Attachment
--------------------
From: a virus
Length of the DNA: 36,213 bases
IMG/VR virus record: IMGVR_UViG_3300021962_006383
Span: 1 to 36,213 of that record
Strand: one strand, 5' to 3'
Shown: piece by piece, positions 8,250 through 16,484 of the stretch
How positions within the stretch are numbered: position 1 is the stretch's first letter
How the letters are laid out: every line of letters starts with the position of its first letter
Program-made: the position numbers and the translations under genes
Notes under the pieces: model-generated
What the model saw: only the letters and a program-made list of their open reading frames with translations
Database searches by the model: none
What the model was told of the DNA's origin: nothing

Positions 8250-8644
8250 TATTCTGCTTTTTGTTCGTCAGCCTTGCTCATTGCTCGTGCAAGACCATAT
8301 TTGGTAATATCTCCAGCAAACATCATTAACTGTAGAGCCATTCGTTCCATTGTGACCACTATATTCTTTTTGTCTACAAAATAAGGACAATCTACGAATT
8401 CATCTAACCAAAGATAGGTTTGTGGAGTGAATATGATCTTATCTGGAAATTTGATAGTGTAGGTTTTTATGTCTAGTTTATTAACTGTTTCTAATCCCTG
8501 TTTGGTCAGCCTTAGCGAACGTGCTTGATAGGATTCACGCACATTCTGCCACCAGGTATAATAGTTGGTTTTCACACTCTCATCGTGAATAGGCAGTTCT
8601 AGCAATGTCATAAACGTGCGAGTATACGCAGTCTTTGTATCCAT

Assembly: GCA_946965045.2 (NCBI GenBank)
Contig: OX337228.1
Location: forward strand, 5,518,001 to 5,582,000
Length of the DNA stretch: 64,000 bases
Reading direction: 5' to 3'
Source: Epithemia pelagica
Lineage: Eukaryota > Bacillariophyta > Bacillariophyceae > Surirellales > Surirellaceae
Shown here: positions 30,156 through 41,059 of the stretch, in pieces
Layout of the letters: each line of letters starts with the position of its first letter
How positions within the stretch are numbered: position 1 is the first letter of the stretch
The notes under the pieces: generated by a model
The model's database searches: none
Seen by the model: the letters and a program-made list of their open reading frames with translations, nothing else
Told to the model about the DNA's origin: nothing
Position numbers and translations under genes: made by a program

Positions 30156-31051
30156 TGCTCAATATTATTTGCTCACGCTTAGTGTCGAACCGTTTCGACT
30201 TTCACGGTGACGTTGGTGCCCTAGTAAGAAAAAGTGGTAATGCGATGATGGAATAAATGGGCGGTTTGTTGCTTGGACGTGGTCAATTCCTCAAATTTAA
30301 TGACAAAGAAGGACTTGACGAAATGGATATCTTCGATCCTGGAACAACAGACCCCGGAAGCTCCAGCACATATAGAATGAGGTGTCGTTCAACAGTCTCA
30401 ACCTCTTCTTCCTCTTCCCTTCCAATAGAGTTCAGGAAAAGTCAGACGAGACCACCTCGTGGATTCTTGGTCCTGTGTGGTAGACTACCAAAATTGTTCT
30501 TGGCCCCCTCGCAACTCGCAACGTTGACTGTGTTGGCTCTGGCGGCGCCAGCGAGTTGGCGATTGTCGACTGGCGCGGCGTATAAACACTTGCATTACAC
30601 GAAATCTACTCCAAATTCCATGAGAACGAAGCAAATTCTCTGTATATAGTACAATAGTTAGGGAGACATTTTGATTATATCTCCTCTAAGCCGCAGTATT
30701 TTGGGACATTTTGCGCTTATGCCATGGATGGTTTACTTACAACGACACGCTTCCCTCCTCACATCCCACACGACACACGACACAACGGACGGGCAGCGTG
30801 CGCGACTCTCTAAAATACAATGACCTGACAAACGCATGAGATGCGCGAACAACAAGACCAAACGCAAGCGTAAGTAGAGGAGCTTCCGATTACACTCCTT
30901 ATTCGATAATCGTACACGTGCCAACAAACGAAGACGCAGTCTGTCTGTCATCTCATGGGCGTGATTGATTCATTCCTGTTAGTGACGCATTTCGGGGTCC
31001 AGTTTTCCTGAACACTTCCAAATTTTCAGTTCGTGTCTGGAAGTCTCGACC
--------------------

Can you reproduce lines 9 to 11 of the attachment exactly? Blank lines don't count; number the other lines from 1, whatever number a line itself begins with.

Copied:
Program-made: the position numbers and the translations under genes
Notes under the pieces: model-generated
What the model saw: only the letters and a program-made list of their open reading frames with translations